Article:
What Are Nanomaterials?

November 3, 2022 - Ellie Poverly

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What comes to mind when you picture manufacturing materials? For most, it’s warehouses full of raw supplies — iron and steel, glass and plastics stacked to the ceiling and beyond, ready to be converted into anything you could imagine. They don’t see the minuscule components that often make everything possible. That’s where nanomaterials come in. What are nanomaterials, and where can you encounter them in daily life?

What Are Nanomaterials?

Google defines nanomaterials as “a material having particles or constituents of nanoscale dimensions,” but that doesn’t explain much. What are nanomaterials?

Experts can’t agree. As of this writing, there isn’t a universally accepted definition for these minuscule materials, but they must have a few things in common. Nanomaterials, as their names suggest, are defined by their size. One nanometer is one-millionth of a millimeter or around 100,000 smaller than a strand of human hair. Nanomaterials need to have at least one dimension that’s smaller than 100 nanometers. 

This broad definition means that most nanomaterials are too small to be seen with the unaided eye. We can observe nanoparticles that occur in nature, but again, you will need a microscope or another tool to spot them. Some may even be too small to spot with standard laboratory microscopes. Engineers usually design nanomaterials with a specific characteristic in mine. Some are designed to be insulating, while others are conductive. It’s also possible to include nanomaterials as a component in existing designs to increase strength or reduce chemical reactivity, among a thousand other uses. 

Examples of Nanomaterials

We can break nanomaterials down into four types to make them a little easier to quantify. These include: 

  • Inorganic-based nanomaterials, including metal and metal oxides
  • Carbon-based nanomaterials, including graphene, fullerene and carbon nanotubes
  • Organic-based nanomaterials include organic materials that exclude carbon-based materials.
  • Composite nanomaterials include any combination of the three types mentioned above. 

In addition to being used individually, nanomaterials can be combined with other substances to change their properties or improve specific characteristics. 

Using Nanomaterials in Daily Life

Where might we use nanomaterials in our daily lives? The answer might surprise you, though there are some applications that you may never encounter unless you work in particular fields. The carbon-based nanomaterials we mentioned above, such as graphene and carbon nanotubes, all find their way into electronics. In pharmaceuticals, nanomaterials can carry and deliver medications within the body. 

In cosmetics, you’ll often find nanomaterials that include titanium dioxide and zinc oxide. You may even find some cosmetics that include gold or silver nanoparticles. These precious metals have potent antibacterial and antifungal properties. Titanium dioxide and gold and silver nanoparticles are also often used in food processing and packaging.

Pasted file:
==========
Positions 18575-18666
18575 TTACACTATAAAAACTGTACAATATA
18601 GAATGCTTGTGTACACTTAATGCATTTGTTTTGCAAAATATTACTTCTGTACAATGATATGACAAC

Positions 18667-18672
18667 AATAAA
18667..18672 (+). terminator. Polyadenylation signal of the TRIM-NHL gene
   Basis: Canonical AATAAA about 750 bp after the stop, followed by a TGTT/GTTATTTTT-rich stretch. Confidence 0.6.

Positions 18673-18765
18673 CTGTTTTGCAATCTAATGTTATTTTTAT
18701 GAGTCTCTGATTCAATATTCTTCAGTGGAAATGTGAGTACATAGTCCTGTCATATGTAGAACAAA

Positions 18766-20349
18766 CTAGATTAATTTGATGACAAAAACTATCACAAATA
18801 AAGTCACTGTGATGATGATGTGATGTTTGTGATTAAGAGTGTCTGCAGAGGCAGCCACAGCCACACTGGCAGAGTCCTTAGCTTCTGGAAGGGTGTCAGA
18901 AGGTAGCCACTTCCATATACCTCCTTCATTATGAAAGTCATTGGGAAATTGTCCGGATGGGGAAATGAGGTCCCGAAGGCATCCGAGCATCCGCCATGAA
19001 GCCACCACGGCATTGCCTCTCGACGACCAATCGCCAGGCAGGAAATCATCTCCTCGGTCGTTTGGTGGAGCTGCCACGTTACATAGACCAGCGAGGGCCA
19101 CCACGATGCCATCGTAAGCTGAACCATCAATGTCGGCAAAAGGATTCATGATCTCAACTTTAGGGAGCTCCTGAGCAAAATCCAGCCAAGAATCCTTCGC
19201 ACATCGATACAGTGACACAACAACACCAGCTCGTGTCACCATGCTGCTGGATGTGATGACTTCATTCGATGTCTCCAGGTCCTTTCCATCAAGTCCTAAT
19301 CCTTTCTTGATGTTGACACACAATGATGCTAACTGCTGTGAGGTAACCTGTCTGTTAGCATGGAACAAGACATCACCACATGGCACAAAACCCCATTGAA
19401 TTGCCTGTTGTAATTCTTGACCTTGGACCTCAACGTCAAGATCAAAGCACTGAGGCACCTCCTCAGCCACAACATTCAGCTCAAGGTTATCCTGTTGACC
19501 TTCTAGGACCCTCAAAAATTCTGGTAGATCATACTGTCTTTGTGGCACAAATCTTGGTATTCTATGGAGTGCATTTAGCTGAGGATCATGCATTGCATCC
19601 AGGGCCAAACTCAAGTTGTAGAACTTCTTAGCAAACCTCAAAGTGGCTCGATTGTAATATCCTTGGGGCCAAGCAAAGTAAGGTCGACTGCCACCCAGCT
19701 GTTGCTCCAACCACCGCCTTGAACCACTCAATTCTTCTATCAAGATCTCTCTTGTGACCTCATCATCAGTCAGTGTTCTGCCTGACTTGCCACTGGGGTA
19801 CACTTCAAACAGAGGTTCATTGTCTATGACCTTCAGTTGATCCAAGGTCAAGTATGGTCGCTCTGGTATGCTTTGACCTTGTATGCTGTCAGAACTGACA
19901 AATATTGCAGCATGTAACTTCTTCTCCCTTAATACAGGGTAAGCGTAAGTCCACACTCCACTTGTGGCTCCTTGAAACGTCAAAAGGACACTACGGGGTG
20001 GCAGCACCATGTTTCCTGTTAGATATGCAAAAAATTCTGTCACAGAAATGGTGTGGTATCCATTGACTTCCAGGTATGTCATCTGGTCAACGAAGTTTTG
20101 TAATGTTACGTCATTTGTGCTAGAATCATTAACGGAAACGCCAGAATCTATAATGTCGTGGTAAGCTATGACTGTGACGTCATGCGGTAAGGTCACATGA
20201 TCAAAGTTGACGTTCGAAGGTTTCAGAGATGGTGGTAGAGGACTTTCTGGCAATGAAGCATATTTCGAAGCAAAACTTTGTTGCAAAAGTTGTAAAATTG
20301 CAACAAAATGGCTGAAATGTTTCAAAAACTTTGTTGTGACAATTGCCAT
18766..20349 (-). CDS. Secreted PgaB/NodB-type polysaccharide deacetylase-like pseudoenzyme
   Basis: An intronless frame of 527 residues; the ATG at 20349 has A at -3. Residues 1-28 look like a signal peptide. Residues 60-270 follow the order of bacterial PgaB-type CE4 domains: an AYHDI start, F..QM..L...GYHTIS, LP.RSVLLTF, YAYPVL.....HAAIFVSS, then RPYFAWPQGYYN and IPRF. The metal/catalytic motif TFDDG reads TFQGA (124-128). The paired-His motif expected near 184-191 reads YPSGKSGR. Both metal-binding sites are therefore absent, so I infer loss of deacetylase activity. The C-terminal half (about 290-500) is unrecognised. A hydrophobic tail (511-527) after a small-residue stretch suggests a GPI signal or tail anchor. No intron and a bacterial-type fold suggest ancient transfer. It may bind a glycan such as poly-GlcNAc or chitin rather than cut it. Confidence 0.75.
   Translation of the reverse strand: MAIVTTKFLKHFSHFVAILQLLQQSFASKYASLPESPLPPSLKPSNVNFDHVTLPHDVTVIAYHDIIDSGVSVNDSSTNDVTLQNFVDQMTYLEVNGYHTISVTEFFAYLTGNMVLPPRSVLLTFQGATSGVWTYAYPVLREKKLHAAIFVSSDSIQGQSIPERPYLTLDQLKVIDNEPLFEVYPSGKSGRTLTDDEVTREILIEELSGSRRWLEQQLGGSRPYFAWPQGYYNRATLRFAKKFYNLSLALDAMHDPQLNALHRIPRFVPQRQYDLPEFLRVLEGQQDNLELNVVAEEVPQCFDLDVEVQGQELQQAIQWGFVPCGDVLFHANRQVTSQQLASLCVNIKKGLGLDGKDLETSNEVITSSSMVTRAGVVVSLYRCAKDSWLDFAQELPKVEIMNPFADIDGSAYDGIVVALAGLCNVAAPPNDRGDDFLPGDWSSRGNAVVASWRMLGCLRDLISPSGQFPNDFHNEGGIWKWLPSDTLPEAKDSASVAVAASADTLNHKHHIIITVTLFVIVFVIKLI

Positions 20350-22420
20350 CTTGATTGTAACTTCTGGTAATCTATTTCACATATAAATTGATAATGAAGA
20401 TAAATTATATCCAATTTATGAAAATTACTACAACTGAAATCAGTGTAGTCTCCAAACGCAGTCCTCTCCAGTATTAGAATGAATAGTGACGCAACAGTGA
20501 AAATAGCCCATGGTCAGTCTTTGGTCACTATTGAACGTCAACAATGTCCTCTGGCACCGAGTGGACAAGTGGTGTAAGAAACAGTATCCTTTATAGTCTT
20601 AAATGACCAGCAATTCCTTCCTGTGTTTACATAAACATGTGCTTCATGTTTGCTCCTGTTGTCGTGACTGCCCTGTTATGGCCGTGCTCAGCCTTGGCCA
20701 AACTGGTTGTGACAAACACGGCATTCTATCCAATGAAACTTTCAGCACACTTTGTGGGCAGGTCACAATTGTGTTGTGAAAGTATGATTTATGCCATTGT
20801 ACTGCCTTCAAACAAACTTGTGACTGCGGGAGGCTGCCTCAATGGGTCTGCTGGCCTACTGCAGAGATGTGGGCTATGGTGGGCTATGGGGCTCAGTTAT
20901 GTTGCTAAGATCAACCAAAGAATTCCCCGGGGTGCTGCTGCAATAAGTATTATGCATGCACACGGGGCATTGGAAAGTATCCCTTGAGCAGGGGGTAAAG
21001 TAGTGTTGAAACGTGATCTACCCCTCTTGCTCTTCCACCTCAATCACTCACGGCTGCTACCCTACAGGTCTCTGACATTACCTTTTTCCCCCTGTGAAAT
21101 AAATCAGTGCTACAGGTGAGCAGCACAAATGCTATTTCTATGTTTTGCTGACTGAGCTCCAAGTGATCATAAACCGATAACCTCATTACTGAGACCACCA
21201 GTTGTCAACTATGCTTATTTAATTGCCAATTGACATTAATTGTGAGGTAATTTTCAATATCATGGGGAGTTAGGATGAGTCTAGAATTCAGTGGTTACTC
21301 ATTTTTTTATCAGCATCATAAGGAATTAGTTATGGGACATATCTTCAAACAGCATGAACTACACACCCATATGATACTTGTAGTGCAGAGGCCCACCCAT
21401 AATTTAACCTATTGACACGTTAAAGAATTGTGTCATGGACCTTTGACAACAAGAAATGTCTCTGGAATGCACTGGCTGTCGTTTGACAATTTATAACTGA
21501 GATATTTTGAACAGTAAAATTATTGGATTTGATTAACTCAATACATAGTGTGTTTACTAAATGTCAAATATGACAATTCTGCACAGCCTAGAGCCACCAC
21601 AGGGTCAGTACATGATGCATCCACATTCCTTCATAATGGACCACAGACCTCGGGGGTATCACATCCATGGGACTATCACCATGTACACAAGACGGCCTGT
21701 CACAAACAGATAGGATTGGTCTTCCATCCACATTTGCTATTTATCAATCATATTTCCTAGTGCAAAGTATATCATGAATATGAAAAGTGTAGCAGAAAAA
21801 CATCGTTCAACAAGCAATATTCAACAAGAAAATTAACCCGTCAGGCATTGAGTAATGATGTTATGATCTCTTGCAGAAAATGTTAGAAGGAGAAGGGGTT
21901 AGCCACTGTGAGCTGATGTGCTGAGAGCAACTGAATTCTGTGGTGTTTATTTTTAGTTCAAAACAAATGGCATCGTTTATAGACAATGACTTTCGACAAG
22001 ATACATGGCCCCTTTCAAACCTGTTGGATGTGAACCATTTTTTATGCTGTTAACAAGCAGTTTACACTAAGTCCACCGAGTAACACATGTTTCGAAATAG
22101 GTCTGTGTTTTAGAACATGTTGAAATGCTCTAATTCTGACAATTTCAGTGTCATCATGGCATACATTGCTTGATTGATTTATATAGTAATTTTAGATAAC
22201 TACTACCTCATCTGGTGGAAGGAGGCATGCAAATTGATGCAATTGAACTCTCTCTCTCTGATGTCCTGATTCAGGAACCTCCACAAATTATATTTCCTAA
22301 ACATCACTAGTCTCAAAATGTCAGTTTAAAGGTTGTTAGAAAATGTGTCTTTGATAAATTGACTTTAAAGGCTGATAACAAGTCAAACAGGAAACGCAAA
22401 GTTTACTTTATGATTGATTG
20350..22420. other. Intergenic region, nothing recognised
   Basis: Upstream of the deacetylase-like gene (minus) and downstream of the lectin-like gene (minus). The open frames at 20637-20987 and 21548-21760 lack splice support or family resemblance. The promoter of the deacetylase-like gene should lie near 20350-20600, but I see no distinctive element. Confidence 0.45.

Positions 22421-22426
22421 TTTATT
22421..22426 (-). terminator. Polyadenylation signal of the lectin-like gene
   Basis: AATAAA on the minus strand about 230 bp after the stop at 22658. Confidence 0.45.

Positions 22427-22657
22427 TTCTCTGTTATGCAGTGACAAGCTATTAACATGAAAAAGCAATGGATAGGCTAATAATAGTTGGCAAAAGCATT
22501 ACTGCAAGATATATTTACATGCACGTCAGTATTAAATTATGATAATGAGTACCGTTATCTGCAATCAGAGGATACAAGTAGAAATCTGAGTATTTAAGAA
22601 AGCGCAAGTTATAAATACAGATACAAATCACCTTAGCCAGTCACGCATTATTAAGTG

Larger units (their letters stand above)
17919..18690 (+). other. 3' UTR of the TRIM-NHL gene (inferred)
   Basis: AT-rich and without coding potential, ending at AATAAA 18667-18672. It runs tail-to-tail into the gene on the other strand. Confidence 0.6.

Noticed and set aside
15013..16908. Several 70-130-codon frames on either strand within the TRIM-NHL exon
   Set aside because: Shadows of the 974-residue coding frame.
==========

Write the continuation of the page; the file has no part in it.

Nanomaterial coatings appear in a variety of industries. Suspended silver nanoparticles make mirrors, while other nanoparticles could be used to create anti-corrosive coatings on iron or steel to prevent oxidation damage over time. The applications for this technology are nearly limitless. 

Dangers of Nanomaterials

The identifying characteristic of nanomaterials — their size — also creates risk when working with them. These materials may be entirely benign when you encounter them in the world. Still, at a nanoscale, it becomes possible and even likely that you will inhale some of these materials or absorb them through your skin or mucous membranes. 

Research shows that inhaling fibrous carbon-based nanomaterials can create the same damage and irritation we’ve observed in patients exposed to asbestos. These inhaled particles can also carry dangerous chemicals or pollutants with them. Some scientists are concerned that exposure to nanomaterials can create ‘free radicals’ within the body that can lead to cellular and DNA damage over time. There is also a risk that these particles, once introduced to the bloodstream, could cross the blood-brain barrier. 

We can mitigate these risks by utilizing proper personal protective equipment (PPE), including respirators designed to filter out nanoparticles from the air and other appropriate gear. 

Building the (Tiny) Future

There are nearly limitless applications for nanomaterials in everything from manufacturing to cosmetics to food production. We’re only limited by our imaginations. The next time someone asks you, what are nanomaterials, you’ll have the answer handy! 

Revolutionized is reader-supported. When you buy through links on our site, we may earn an affiliate commision. Learn more here.


Ellie Poverly

Ellie Poverly is a science writer specializing in astronomy and environmental science and is the Associate Editor of Revolutionized. Ellie's love of science stems from reading Richard Dawkins books and her favorite science magazine as a child, where she fell in love with the experiments included in each edition

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